We come from the heavens, we are made from the heavens. Science and Religion need not be at odds.
My beloved brothers and sisters, my dear friends, it is a joy to be with you today. We are saddened by the sight of three empty places here on the stand. We miss President Packer, Elder Perry, and Elder Scott. Death is a reminder to all that this life is a temporal time and that we should use that time well.
Not long ago I saw a quote that made me stop and think. It went like this: “Tell a man there is an invisible man in the sky, and he’ll believe you. Tell him there’s wet paint on the wall, and he’ll touch it just to be sure” -Anonymous . We are the guardians of people’s faith. We are trusted by millions to teach correct principles about the man in the sky as well to warn against touching the wet paint. It is an awesome responsibility and not one any of us who stand as witnesses of the name of Christ take lightly.
When I go to my medical caretakers, I go to individuals trained in science. They spend years learning the methods of skepticism to ensure that when they find an answer, it is the only answer. I am a man of faith. When I try to approach ailments and infirmities I view it from an eternal perspective, with a lens of faith. Of course, researching things for ourselves is not a bad idea, and viewing things with a lens of faith is valuable, but I still go to the doctor. Even I rely on skepics.
Sometimes, we want the truth to seem straightforward, plain, too simple because we of what we have experienced and know to be true through faith, that we disregard those who spend years learning precise mechanism to pursue more mysterious or complicated information. Hopefully, we will never think those who spend lifetimes becoming experts in scientific fields are merely chasing after shadows or pursuing matters that have little substance and value simply because we have the gospel.
Let me be clear: there is something noble or impressive about being cynical. Skepticism is difficult—but anyone can do it. However, the faithful life that requires moral strength, dedication, and courage is also valuable. Those who hold fast to both faith and can still ask questions are far more impressive than those who live by either alone.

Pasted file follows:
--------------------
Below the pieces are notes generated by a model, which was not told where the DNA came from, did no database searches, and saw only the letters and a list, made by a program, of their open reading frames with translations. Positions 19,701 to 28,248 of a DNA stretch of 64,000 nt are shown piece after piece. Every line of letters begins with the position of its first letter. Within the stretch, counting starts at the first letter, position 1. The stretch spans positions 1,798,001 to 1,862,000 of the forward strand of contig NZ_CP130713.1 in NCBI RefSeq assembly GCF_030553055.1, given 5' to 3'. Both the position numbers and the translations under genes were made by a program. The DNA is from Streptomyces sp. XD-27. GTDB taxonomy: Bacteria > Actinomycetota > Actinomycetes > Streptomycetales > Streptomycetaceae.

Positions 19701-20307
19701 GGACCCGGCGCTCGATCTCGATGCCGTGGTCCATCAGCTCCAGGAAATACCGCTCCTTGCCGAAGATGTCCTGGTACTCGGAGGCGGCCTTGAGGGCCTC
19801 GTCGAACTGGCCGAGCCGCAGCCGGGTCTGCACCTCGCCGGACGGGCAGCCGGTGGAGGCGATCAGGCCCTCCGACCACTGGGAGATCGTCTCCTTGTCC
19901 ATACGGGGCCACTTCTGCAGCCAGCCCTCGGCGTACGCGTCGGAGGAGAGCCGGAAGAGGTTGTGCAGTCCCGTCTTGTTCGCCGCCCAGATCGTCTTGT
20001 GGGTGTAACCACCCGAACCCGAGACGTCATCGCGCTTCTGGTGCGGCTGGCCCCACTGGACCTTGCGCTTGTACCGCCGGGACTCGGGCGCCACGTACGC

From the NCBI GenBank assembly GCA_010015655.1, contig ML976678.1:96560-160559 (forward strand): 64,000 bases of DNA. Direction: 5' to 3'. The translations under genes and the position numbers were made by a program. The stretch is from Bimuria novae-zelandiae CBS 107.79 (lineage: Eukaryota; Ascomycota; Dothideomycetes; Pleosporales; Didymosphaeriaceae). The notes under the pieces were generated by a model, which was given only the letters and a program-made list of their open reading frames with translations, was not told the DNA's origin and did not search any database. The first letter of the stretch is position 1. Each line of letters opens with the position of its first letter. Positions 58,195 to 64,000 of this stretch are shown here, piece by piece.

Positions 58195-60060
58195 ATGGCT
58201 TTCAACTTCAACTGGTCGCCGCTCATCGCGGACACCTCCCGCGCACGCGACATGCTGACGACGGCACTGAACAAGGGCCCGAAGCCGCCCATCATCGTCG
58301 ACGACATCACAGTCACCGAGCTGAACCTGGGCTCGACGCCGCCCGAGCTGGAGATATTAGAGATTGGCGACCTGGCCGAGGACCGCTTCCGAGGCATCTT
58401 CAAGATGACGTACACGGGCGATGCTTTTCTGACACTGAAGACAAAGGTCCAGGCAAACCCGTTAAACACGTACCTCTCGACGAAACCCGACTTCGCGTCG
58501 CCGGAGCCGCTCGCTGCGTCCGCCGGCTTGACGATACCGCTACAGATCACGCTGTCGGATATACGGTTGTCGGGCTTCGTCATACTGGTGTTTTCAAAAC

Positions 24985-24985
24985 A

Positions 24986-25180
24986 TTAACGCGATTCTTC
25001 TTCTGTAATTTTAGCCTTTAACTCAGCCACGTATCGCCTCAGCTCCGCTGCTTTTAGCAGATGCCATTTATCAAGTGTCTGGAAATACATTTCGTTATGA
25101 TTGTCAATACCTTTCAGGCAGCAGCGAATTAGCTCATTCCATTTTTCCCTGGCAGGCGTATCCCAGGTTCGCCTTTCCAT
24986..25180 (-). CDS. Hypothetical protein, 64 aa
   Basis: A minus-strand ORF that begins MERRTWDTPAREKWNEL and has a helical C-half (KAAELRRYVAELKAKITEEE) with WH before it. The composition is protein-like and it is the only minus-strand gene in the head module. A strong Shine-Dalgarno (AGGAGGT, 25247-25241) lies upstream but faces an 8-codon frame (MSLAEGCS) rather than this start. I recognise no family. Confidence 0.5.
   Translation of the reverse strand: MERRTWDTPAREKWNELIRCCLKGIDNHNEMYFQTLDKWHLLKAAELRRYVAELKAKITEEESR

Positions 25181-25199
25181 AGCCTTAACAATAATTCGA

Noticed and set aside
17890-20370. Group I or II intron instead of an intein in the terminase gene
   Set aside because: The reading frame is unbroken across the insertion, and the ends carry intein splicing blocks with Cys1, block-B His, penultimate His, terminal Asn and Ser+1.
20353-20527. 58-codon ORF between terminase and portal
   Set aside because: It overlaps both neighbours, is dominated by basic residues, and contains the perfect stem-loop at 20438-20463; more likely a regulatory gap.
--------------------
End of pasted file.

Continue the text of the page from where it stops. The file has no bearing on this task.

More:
In the Church, we learn that we are children of our heavenly parents, placed lovingly in mortal bodies. Science teaches that stars that exploded billions of years ago formed the planets and stars we see today, and that the very elements of our bodies are constructed of “star stuff”. These two ideas give individuals hope from two angles. The idea that we are the culmination of events that mounted on top of each other taking amazing amounts of time and circumstance to come to where we are today does not require one sacrifice skepticism for faith, nor faith for skepticism.
When it comes to spiritual truth, how can we know that we are on the right path?
One way is by asking the right questions—the kind that help us ponder our progress and evaluate how things are working for us. Even if we do not take the skeptical approach to our spiritual lives, self-evaluation of our faith is important. We cannot grow in faith if we never doubt.
I wonder if we as Church members might also benefit from asking ourselves from time to time: “Is my experience in the Church working for me? Is it bringing me closer to Christ? Is it blessing me and my family with peace and joy as promised in the gospel?”
Many members will answer with great warmth that their experience as a member of the Church is working exceptionally well for them. They will testify that whether during times of poverty or prosperity, whether things are pleasant or painful, they find great meaning, peace, and joy because of their commitment to the Lord and their dedicated service in the Church.
But I also recognize that there are some who have a less-than-fulfilling experience—who feel that their membership in the Church sometimes isn’t quite what they had hoped for.
I hope to answer some of the more difficult questions today by revelation. As such, I will be turning the rest of my time at conference into a Question and Answer session. Understand that most questions will come from the Skeptical point of view. Most answers are likely to come from faith. However, I will try to answer honestly and put to rest some of the most frequently asked questions by members whose experience in the church may be causing heartburn withing them.